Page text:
According to McKinsey, the year 2020 saw huge change and suffering from three main challenges and organizations gained some invaluable insights that we share briefly here.
Major Organizations' Challenges
According to McKinsey, the year 2020 saw tremendous change and suffering from three main challenges:
Challenge No.1: The pandemic
The second one: concerns over racial justice and
The Final challenge: climate change
Meeing those challenges, let the businesses to gain great insights for now and future.
Main Organizations' insights
From the start of what turned out to be a year filled with crises and heroic responses, McKinsey produced a record stream of articles, reports, and new features to help the world come to grips with what was happening and begin to define the next normal that we’re all now living through. Here we have selected our most favorite innovative insights that the McKinsey Global Publishing team brought to the management world in 2020.
We think the following one, would be very useful in meeting most of the above challenges. Inclusion and diversity, for example, are the insights from the second challenge. Considering sustainability and environment management are the lessons learned or re-learned during 2020, to be the final one.
In this article, we set out seven actions that have come up repeatedly in our discussions with business leaders around the world. In each case, we discuss which attitudes or practices businesses should stop, which they should start, and which they should accelerate.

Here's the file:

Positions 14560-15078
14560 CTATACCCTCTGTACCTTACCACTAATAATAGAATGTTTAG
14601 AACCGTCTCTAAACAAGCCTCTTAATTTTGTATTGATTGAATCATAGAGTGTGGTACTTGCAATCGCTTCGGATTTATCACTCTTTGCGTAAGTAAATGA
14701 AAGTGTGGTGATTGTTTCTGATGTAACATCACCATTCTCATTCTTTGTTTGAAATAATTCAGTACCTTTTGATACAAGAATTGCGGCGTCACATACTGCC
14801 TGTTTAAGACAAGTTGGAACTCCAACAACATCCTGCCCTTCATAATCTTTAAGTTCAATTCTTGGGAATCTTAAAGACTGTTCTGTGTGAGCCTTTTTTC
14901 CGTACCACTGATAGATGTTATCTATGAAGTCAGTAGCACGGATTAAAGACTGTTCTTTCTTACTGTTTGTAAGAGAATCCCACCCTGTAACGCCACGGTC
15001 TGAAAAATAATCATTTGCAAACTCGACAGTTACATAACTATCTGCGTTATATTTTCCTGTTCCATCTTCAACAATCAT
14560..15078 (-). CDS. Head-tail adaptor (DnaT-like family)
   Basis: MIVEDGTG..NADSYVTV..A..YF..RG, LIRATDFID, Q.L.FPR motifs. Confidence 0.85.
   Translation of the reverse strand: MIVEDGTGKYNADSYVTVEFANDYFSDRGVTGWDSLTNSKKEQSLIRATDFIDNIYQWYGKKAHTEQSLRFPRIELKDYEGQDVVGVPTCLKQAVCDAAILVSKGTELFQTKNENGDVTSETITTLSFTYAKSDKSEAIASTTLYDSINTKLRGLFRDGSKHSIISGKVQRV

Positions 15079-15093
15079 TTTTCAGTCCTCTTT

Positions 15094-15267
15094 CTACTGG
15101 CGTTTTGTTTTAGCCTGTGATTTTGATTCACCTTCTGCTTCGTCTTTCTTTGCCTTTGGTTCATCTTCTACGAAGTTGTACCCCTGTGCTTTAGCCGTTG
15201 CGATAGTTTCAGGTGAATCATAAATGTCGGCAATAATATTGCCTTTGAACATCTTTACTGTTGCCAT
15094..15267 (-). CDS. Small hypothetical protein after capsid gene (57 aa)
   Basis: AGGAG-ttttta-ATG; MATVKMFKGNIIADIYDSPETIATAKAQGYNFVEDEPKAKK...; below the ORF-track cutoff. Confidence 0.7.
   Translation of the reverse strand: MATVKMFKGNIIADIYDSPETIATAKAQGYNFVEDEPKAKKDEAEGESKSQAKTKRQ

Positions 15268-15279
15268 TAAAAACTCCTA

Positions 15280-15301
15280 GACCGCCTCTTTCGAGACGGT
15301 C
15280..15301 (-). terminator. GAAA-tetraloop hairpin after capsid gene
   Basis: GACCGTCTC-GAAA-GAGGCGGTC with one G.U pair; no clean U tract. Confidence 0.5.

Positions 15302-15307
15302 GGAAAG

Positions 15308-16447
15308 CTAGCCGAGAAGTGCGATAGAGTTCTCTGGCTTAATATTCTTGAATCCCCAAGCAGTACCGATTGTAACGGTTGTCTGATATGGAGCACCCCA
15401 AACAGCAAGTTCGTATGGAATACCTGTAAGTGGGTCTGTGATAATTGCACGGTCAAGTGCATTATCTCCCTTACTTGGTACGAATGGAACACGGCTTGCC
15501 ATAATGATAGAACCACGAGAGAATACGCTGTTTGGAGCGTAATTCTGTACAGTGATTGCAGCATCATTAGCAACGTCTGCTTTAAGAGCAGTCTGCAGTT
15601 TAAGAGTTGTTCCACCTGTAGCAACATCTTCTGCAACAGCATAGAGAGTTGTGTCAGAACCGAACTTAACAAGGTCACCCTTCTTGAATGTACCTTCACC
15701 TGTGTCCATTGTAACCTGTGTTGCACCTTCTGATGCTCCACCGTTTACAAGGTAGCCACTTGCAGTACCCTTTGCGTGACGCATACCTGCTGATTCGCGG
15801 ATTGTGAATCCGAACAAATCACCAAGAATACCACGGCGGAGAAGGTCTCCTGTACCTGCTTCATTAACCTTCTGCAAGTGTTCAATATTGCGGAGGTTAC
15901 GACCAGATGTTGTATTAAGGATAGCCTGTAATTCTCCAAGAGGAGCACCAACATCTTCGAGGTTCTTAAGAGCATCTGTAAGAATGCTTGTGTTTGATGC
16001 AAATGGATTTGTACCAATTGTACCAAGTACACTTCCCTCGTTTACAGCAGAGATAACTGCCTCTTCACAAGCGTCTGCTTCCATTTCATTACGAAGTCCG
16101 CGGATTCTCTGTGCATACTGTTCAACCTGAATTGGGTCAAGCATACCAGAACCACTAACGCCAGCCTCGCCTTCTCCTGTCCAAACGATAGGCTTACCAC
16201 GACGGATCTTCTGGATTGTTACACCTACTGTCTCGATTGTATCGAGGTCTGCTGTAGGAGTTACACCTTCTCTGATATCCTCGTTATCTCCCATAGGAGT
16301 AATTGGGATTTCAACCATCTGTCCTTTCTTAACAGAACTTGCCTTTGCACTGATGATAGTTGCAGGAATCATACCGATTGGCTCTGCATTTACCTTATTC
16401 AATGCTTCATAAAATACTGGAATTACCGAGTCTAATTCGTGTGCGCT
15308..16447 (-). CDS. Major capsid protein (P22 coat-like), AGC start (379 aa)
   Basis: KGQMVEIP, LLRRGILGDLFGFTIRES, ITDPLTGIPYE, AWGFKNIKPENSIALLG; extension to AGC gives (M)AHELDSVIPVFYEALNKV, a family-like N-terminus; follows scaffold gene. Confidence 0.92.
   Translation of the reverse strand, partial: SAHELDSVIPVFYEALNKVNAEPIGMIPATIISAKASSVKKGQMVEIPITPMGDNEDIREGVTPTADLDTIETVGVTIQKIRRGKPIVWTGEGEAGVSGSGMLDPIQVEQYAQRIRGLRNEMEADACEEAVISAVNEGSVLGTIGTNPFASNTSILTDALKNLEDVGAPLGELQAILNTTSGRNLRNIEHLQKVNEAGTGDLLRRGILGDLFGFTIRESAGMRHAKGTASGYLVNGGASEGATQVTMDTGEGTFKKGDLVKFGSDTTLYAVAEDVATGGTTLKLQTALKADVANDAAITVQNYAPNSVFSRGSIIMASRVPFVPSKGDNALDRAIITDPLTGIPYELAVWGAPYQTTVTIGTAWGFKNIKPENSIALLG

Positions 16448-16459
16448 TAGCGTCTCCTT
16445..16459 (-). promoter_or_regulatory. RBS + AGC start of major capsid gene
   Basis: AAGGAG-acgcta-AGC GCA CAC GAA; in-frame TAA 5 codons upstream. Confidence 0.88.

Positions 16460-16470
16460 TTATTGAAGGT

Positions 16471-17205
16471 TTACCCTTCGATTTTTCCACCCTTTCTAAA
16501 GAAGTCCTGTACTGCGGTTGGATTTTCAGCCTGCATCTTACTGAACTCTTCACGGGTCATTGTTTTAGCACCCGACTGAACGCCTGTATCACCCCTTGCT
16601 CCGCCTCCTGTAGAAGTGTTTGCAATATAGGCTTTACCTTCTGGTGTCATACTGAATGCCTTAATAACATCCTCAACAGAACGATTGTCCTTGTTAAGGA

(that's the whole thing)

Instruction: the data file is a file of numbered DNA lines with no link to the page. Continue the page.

1. From ‘sleeping at the office’ to effective remote working
Stop assuming that the old ways will come back
Accelerate best practices around collaboration, flexibility, inclusion, and accountability
Remote working means no commuting, which can make work more accessible for people with disabilities; the flexibility can be particularly helpful for single parents and caregivers.
2. From lines and silos to networks and teamwork
Stop relying on traditional organizational structures
Start locking in practices that speed up decision making and execution during the crisis
Accelerate the transition to agility
3. From just-in-time to just-intime and just-in-case supply chains
Stop optimizing supply chains based on individual component cost and depending on a single supply source for critical materials
The argument for more flexible and shorter supply chains has been building for years.
Start redesigning supply chains to optimize resilience and speed
Accelerate ‘nextshoring’ and the use of advanced technologies.
4. From managing for the short term to capitalism for the long term
Stop quarterly earnings estimates
Start focusing on leadership and working with partners, especially government to create a better future
Accelerate the reallocation of resources and infrastructure investment
5. From making trade-offs to embedding sustainability
Stop thinking of environmental management as a compliance issue
Start considering environmental strategy as a source of resilience and competitive advantage.
Environmental management is a core management and financial issue.
Accelerate investment in innovation, partnerships, and reporting
6. From online commerce to a contact-free economy
Stop thinking of the contactless economy as something that will happen down the line
Start planning how to lock in and scale the crisis-era changes+
Accelerate the transition of digitization and automation
7. From simply returning to returning and reimagining
Stop seeing the return as a destination
There are four areas to focus on: recovering revenue, rebuilding operations, rethinking the organization, and accelerating the adoption of digital solutions.
Start imagining the business as it should be in the next normal
In case you are interested to know some of other business insights in Persian, you can see here.
If you are interested to read the full text, could you please refer to the following link.
Source: McKinsey website, access date: 25.Dec.2020